I write this as we emerge blinking from the events of the past week, a week marked by two articles that have reached depths of cruelty that are reminiscent of the dark days of the Evil Empire of the Red Tops. Yes, we\’ve seen the demise of kiss and tells, but these were a brief echo of those snarling pack of hounds, unleashed with the intent of savaging their quarry in the blind pursuit of clickbait. Titillating chicanery? Perhaps. Sensationalist trickery moulded to energise a conversation.
Firstly, they forced a beloved athlete into an impossible corner by exposing a chronic disease. The ex-Lions captain and the first openly gay rugby player recorded his emotional response, and channelled it via other media underlined his trauma seeing the story outed in such a cruel way. And secondly, the Ashes hero who should be basking in the glory of the sporting comeback of the summer, found himself suddenly drafting an online statement to push back at a shameful story raking up painful memories from decades ago.
Both were moves that were only ever going to be met with revulsion with civilians, in this new age, who are no longer happy to sedately feast on this unappetising fayre. I’m sure there was fierce debate inside the newsroom about the need to push through with both stories, but the decision was made to get them out no matter the cost.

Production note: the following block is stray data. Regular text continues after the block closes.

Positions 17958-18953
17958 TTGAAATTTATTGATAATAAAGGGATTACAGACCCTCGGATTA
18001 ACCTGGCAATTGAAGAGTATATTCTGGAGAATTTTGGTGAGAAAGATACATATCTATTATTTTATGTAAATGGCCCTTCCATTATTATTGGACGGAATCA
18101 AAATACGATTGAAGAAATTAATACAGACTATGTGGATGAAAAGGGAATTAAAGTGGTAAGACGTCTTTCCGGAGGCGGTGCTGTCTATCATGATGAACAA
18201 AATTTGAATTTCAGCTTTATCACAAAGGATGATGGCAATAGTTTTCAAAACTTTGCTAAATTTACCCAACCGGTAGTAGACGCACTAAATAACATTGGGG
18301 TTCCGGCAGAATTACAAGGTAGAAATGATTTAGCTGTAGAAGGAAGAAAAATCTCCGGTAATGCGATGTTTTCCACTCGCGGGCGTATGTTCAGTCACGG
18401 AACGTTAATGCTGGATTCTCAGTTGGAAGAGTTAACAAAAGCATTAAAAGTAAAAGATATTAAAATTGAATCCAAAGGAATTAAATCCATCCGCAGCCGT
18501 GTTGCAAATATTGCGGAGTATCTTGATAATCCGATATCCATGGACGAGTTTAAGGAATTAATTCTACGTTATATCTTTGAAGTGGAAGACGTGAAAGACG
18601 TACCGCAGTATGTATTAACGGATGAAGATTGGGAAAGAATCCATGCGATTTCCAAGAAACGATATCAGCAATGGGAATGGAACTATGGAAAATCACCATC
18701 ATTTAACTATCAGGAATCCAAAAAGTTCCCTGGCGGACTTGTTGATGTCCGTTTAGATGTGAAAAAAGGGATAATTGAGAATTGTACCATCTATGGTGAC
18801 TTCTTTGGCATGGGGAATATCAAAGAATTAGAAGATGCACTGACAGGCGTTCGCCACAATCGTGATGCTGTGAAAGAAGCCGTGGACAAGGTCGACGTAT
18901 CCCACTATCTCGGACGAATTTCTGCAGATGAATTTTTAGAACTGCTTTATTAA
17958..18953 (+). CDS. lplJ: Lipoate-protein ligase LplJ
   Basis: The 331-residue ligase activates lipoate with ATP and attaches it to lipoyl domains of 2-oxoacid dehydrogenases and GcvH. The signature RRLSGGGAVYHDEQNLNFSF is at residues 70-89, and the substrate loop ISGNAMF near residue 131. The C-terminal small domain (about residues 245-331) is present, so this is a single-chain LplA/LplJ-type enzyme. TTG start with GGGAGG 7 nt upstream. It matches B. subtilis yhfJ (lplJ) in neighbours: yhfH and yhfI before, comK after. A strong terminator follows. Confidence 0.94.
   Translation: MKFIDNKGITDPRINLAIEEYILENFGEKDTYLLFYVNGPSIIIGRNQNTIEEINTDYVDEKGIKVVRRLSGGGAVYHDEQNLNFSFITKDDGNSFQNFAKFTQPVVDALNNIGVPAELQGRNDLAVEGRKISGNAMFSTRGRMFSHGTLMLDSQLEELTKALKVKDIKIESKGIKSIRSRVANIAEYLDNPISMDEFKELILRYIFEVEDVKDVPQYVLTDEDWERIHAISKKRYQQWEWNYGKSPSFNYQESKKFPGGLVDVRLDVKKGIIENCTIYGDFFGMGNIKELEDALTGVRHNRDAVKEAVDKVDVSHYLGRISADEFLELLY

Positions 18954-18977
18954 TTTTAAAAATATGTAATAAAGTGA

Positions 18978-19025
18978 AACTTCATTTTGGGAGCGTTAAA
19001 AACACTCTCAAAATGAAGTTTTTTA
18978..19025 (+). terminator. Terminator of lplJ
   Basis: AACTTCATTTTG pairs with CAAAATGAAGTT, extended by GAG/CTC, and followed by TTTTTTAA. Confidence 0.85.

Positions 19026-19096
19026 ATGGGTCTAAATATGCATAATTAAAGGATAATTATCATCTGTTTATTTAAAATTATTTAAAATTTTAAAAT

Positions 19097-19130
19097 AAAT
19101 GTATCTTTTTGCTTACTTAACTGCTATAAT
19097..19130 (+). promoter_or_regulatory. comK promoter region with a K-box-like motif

So why was it done?
The headline is everything, it is the cash cow. Engineered and crafted to grab your attention when you least expect it and then entice you to spread it far and wide in spectacular viral fashion. This was click-bait on crack cocaine, and the layers of controversy resulted in people reading the article, spreading the outrage and the original sin. Ban the Sun hashtags are distant, avoidable things compared to the adrenaline rush that that kind of traffic does to visit statistics – all of which can be fed back into presentations justifying lucrative online advertising contracts.
Secondly, there is something more nebulous and distant. Like an angry drumbeat across the news agenda. Driving up the fury and division in the comments section and the desperation to change the channel at all costs. It’s Brexit. How does a showbiz or sports journalist stand a chance of getting on the front page when events are so relentlessly historic?
A scandal that would normally guarantee a frontpage is now shoved off by the latest number 10 press disaster or the latest speaker’s office stunt. All that rage combined with that inability to shift the agenda has resulted in a combination of anger and desperation in newsrooms that has sown the seeds of this kind of low-blow, shock and awe attack-journalism. I hope it doesn’t last and I hope that we return to standards of charm, integrity and respect.